It is important to note that the symptoms of a vaginal yeast infection are like those of other STIs and genital infections. To be sure that you are experiencing a yeast infection, you should contact your doctor. Treatment for yeast infections are relatively straightforward, but by self-treating, you may inadvertently make the problem worse. A PlushCare doctor can help advise by phone or video chat which steps to take (yes, an online doctor can prescribe medication!).
The first time you experience the symptoms of a yeast infection, you should see your doctor to rule out any other conditions. Even if you’ve had a yeast infection before, you should consult your physician if the condition isn’t improving despite using medication, or if you experience four or more yeast infections per year. You might need something stronger than what’s available over-the-counter. Finally, if your discharge has a bad odor, if you have a fever, or if you have other serious medical problems, you should definitely seek medical attention.
A yeast infection is simply an overgrowth of candida, a fungus found naturally in your vagina, says Pari Ghodsi, M.D., an ob-gyn and women’s health expert practicing in LA. A fungus? In your lady bits? Yep, it’s all part of the delicate microbiome of organisms that keeps things running smoothly downstairs. When all is working properly, the bacteria in your vagina keep the fungus in check, but if something throws off the balance you can end up with an overgrowth of bacteria (bacterial vaginosis) or candida (a yeast infection), she explains.
If you suspect that you’re struggling with a vaginal yeast infection, you can use over-the-counter antifungal medication to try to clear it up, Dr. Wider says. But if that doesn’t do the trick or you think you’re struggling with recurrent yeast infections, talk to your ob/gyn. They can do a vaginal culture to confirm that you do, in fact, have a yeast infection and recommend next steps from there.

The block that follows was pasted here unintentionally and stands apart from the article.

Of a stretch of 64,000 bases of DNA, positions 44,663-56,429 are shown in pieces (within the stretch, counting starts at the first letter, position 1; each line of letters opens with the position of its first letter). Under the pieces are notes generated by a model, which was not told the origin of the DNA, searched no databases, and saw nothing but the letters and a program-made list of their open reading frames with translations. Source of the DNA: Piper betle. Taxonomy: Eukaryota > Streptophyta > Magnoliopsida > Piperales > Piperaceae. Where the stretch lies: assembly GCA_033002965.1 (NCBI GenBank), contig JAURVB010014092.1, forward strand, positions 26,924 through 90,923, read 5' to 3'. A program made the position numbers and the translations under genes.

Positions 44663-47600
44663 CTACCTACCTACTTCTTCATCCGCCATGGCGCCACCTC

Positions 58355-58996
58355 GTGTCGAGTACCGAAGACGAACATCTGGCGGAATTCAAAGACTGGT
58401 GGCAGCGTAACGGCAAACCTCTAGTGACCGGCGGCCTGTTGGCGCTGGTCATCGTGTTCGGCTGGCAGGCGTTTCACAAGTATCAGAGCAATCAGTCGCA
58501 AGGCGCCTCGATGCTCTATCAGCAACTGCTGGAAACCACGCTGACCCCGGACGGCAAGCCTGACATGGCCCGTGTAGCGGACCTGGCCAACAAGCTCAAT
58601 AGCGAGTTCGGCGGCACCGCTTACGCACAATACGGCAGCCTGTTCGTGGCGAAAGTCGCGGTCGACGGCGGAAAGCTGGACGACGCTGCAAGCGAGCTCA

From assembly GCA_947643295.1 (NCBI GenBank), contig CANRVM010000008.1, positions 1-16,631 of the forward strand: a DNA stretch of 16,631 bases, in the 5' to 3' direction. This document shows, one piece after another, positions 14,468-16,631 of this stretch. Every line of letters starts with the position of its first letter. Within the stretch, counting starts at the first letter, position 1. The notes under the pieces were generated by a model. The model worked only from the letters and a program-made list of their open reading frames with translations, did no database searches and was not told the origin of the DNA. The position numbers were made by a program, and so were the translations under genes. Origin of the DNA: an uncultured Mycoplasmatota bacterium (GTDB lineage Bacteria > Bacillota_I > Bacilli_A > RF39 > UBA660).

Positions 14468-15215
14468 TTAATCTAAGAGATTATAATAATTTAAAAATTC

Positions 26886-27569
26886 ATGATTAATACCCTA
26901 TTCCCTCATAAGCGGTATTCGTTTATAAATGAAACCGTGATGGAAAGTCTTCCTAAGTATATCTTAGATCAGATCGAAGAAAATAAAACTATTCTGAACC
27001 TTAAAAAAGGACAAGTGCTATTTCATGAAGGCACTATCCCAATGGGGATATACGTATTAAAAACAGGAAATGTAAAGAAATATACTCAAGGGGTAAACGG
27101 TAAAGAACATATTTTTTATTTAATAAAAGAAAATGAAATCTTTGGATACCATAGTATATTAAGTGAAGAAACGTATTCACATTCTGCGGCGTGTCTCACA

A systemic yeast infection refers to invasion into the bloodstream with subsequent spread throughout the body. This type of yeast infection is very rare in babies, typically occurring only in those who have existing health problems. Infants who are born prematurely or with a low birth weight, have a weakened immune system or who are already hospitalized for another reason are at increased risk. Other risk factors include bladder catheterization and long-term antibiotic or chemotherapy treatment. Signs and symptoms may include a low or high temperature, poor feeding, irregular breathing and low blood pressure. Although rare, systemic yeast infections are very serious. They are a major cause of death in settings such as the neonatal intensive care unit, according to a March 2011 article in "Early Human Development."
Some people find soaking in an apple cider vinegar bath offers relief, as the vinegar can help restore normal acidity to the vagina. Add two cups of vinegar to a shallow warm—not hot—bath, and soak for 15 minutes. Make sure you dry yourself thoroughly before getting dressed. Every body is different, but most women will see some improvement after two or three soaks.
Vaginal yeast infections are due to excessive growth of Candida.[1] These yeast are normally present in the vagina in small numbers.[1] It is not classified as a sexually transmitted infection; however, it may occur more often in those who are frequently sexually active.[1][2] Risk factors include taking antibiotics, pregnancy, diabetes, and HIV/AIDS.[2] Eating a diet high in simple sugar may also play a role.[1] Tight clothing, type of underwear, and personal hygiene do not appear to be factors.[2] Diagnosis is by testing a sample of vaginal discharge.[1] As symptoms are similar to that of the sexually transmitted infections, chlamydia and gonorrhea, testing may be recommended.[1]

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Wait, what? Yes, women can have an imbalance of yeast but not get any yeast infection symptoms. Your doctor may say something about the abundance of yeast after a routine exam or Pap smear, which can leave you confused and alarmed about what’s going on. But as long as you have no symptoms, you don’t need to be concerned or treat it, says Diana Atashroo, MD, a gynecologist at NorthShore University HealthSystem. There’s no reason to take medication your body doesn’t need. Find out the 13 things gynecologists wish their patients knew about yeast infections.
You’ve been potty trained since you were a toddler, but if you find yourself avoiding using the bathroom because it hurts to pee, you’ve likely got a much more adult problem. Pain during urination is one of the signs of not only yeast infections but also urinary tract infections and some sexually transmitted diseases. If this is your main symptom, get it checked by your doctor asap, she says.